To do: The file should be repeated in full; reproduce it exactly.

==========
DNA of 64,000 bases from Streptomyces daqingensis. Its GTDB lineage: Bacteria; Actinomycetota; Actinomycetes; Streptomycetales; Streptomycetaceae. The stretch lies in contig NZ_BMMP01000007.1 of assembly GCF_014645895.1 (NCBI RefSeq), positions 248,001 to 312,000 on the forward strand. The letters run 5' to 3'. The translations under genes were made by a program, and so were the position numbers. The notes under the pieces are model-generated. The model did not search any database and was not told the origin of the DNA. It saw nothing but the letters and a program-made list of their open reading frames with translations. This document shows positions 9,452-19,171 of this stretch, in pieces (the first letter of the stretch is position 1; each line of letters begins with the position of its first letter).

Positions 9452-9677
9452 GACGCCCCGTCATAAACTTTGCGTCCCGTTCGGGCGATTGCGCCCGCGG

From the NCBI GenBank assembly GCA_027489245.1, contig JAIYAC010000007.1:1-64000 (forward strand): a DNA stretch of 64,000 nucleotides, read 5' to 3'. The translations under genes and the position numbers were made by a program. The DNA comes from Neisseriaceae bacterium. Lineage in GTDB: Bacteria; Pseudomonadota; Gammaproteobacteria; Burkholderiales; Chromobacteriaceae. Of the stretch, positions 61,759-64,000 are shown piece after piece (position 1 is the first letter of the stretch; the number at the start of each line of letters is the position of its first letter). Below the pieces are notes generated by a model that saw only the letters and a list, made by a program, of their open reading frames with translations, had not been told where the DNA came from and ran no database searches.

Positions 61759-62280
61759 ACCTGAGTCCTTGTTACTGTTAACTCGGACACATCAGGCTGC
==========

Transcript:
DNA of 64,000 bases from Streptomyces daqingensis. Its GTDB lineage: Bacteria; Actinomycetota; Actinomycetes; Streptomycetales; Streptomycetaceae. The stretch lies in contig NZ_BMMP01000007.1 of assembly GCF_014645895.1 (NCBI RefSeq), positions 248,001 to 312,000 on the forward strand. The letters run 5' to 3'. The translations under genes were made by a program, and so were the position numbers. The notes under the pieces are model-generated. The model did not search any database and was not told the origin of the DNA. It saw nothing but the letters and a program-made list of their open reading frames with translations. This document shows positions 9,452-19,171 of this stretch, in pieces (the first letter of the stretch is position 1; each line of letters begins with the position of its first letter).

Positions 9452-9677
9452 GACGCCCCGTCATAAACTTTGCGTCCCGTTCGGGCGATTGCGCCCGCGG

From the NCBI GenBank assembly GCA_027489245.1, contig JAIYAC010000007.1:1-64000 (forward strand): a DNA stretch of 64,000 nucleotides, read 5' to 3'. The translations under genes and the position numbers were made by a program. The DNA comes from Neisseriaceae bacterium. Lineage in GTDB: Bacteria; Pseudomonadota; Gammaproteobacteria; Burkholderiales; Chromobacteriaceae. Of the stretch, positions 61,759-64,000 are shown piece after piece (position 1 is the first letter of the stretch; the number at the start of each line of letters is the position of its first letter). Below the pieces are notes generated by a model that saw only the letters and a list, made by a program, of their open reading frames with translations, had not been told where the DNA came from and ran no database searches.

Positions 61759-62280
61759 ACCTGAGTCCTTGTTACTGTTAACTCGGACACATCAGGCTGC